On Running Away

The grief matters. Blessed are those who grieve, for they will be comforted. Jesus wept. Fragments of lines sifted as from a background of jumbled letters, phrases rising to the front for an instant, then giving way to the next. There didn't seem to be any rhyme to the order in which they came. A reaction, a mental exercise, calling upon the words rooted in memory that might give comfort and sustenance.

The fragments of text wavered before my eyes and I stared through them, seeing the physical reality in front of me. My hands rested on a thin railing. I shifted my weight to my other foot, feeling the weight of the backpack move with me. Candles glowed from a tilted board below my eyeline. Unknown prayers. The sign next to my hands on the wooden railing read that these candles were lit by mothers. What were they searching for? Beyond the candles, the carved figure of the woman with the blue mantle was still. I had already lit a candle at the altar for the patron saint of lost children, but it was near this figure I stayed the longest. I lit another candle, dropped more coins in the box. I turned, but kept my eyes on the figure of Mary, the grieving mother. The patron saint of lost children was one thing, but Mary really knew what she was doing. She had survived the death of her son. I'm not catholic, but I understood the appeal of asking the saints' intervention. We want to talk to a person who can understand what we have been through because they have endured the same pain.

The church, one of the first I explored in Italy, was as small, in cathedral terms, as the town it occupied on the Ligurian coast. It was striped black and white in marble. The legend at the entry way said that it was run by an order of monks who, in the middle ages, dedicated themselves to providing funerals for those who could not afford them, orphans, widows, and the poor. Inside, there are gruesome skulls carved in the wood and marble surfaces, and, like most churches, several altars where votives are lit to various saints. The doors were vacuum sealed to preserve some of the artwork, and whooshed impressively as we went in. The air inside was still and cold and smelled of marble and dust and wax. The three of us wandered around the interior aimlessly and quietly. We hadn't yet done much touring, since we had planned to recover from jet lag and spend the first three days quietly in a small oceanside town before we hit the big cities.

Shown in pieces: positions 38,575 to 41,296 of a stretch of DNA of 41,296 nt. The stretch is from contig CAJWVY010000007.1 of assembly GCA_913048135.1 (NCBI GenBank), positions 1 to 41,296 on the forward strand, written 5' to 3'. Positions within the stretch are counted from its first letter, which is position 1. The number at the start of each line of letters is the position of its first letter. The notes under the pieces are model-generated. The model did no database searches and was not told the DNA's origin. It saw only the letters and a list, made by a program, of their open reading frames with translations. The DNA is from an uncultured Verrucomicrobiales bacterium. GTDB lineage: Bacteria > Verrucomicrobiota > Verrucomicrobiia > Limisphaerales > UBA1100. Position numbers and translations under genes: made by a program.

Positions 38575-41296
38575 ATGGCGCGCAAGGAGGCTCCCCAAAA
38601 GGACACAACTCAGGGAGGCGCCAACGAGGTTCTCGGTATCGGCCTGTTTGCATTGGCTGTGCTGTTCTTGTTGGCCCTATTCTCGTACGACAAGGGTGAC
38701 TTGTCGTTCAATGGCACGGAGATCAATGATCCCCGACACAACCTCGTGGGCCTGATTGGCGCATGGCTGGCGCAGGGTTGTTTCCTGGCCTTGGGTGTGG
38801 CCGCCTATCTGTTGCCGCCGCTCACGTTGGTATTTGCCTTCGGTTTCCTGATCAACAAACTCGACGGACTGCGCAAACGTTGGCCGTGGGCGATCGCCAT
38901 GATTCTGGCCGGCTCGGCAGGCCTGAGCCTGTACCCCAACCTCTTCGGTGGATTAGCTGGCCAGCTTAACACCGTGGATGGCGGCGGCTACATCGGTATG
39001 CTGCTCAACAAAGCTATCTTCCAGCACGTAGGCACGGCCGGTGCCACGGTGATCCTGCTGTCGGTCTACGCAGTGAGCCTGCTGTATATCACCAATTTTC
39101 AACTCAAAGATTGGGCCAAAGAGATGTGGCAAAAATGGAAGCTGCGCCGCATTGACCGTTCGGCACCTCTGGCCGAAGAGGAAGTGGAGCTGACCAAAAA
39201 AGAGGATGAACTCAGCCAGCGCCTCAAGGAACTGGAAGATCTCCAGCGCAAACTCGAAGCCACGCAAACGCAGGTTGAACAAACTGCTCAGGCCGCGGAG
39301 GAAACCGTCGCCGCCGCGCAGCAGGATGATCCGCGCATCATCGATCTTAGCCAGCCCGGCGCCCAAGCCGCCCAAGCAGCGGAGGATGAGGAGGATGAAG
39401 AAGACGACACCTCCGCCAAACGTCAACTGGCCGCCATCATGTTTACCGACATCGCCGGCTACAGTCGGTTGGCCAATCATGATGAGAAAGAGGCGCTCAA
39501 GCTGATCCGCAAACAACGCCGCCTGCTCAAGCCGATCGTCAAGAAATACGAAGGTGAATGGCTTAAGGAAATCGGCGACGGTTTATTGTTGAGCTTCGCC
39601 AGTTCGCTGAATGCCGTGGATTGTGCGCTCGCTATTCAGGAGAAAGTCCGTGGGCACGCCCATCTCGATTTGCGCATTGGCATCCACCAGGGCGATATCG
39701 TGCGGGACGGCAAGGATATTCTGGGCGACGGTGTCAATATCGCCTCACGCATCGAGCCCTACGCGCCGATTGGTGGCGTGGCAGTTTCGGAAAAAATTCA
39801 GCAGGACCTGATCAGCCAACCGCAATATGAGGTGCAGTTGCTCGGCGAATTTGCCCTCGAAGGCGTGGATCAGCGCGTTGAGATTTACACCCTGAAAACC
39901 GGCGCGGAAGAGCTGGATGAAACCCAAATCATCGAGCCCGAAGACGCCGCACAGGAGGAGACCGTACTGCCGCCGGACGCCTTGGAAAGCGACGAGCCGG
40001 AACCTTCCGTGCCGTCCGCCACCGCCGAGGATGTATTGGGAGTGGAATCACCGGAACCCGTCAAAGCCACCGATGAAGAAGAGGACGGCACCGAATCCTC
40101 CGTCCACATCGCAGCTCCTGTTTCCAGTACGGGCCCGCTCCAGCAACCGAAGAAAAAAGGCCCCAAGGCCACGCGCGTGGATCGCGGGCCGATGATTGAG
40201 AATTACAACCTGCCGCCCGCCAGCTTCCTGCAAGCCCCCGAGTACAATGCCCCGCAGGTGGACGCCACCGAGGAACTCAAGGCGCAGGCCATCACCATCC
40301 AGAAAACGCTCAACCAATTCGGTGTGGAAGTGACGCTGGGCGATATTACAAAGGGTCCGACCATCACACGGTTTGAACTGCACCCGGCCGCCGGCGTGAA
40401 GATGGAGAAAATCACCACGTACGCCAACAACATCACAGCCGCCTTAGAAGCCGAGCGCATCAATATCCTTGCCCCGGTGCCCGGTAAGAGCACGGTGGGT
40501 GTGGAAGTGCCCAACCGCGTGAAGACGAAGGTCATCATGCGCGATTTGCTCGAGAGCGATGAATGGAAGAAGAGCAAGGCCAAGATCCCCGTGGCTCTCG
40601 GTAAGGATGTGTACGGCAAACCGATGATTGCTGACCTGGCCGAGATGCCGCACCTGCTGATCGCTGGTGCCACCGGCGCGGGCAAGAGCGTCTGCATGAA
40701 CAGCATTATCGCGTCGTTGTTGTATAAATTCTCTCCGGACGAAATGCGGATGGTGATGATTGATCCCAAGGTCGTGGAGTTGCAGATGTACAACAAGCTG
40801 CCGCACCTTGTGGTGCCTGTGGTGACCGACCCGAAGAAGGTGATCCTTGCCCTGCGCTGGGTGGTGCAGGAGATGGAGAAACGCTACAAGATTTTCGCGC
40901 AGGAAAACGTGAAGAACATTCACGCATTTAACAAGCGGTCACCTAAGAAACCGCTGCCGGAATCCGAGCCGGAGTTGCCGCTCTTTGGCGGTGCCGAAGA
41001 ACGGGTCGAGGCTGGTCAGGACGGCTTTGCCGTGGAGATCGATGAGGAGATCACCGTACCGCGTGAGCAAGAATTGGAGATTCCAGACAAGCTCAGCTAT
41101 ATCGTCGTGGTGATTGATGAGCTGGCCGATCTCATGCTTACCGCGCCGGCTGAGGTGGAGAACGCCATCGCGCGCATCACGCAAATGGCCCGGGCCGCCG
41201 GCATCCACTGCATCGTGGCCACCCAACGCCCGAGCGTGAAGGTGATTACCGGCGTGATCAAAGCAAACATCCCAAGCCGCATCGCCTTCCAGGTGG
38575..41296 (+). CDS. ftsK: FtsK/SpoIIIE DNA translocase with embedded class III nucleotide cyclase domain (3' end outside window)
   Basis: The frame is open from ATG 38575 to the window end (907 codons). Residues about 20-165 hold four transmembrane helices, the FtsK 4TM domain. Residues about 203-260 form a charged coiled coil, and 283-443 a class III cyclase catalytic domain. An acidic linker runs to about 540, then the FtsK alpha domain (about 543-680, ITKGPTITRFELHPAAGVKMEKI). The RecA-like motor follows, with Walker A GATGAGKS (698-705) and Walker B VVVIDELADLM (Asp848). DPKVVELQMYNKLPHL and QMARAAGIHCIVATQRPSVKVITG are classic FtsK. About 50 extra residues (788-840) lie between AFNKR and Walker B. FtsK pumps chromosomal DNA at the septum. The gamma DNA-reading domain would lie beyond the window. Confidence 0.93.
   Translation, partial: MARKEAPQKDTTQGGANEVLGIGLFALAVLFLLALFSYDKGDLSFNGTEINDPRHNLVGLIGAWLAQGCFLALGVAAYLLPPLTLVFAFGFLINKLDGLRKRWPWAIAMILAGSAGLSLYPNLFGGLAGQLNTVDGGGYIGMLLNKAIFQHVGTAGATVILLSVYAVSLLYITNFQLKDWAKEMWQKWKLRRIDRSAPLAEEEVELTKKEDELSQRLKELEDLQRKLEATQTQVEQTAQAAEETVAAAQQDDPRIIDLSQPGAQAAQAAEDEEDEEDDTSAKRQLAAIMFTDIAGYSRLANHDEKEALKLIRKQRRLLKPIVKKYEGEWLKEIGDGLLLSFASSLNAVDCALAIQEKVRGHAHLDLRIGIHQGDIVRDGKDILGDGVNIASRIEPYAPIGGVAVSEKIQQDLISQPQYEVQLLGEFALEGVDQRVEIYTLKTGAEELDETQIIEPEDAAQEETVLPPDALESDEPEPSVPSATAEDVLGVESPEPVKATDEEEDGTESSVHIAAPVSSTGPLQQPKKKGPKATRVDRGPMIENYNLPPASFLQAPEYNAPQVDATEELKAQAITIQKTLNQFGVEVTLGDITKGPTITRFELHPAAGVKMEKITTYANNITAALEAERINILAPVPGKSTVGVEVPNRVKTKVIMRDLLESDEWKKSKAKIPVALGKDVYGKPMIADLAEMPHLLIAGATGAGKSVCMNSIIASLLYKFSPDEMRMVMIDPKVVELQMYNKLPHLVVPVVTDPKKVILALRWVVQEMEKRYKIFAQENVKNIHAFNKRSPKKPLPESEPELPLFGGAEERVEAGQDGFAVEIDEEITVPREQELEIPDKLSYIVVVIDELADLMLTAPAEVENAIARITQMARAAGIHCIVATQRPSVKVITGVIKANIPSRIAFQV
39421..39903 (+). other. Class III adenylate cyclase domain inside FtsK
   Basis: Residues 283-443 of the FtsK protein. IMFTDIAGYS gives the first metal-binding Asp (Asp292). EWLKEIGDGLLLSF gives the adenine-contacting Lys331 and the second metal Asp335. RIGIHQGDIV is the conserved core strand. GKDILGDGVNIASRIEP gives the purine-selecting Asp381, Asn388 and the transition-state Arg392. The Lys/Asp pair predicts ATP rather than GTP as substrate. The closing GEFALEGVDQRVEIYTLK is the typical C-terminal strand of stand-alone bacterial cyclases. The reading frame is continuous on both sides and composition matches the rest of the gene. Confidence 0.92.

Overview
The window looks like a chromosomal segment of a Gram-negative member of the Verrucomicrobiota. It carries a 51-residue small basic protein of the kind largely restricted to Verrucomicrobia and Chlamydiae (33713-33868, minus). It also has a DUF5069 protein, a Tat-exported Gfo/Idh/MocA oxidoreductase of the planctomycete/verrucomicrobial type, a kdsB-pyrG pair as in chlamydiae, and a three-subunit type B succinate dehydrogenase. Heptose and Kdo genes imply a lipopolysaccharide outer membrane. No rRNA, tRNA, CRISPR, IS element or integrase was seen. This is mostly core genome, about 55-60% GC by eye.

I finally turned from the altar and made eye contact with Sarah and Jessi and we headed back toward the front door. It was 40 degrees and getting ready to thunderstorm outside. As the doors whooshed open, I stopped and looked back at Mother Mary with a silent prayer for Mother Laurie, who had just lost her son back home in Washington State. The candle I had lit wavered dully in the last breeze from the brewing thunderstorm outside, before the vacuum seal of the doors closed upon it.

Still silent, we walked back down the alleyed streets toward the beach, where a trail led up to the train station. I looked sideways at Sarah and noticed she still had tear tracks on her face. We all probably did.

"You know," I said, "I always wanted to wave goodbye to someone at a train station. But this would have been so much more romantic if Anne was a boy." We all laughed, and it was good to laugh. The wind came up as we followed the trail around the curve of the cliff and blew cold and sharp in our faces. We could see the curve of the tracks now, following the cliff along the beach, heading north back to Milan. Anne had taken that train an hour earlier, going back to Milan to fly back home and be with her family to grieve the death of her cousin. The adventure to Italy we had been planning and saving for over the last two years had taken quite a different turn than we had expected. Instead of an adrenaline-driven two-week escape, we had only had a day before we found out, four of us crammed in a red telephone booth after dinner in the tiny town of Rio Maggiore, Anne hearing the news through the tenuous trans-Atlantic thread that carried the voice of her step-father.


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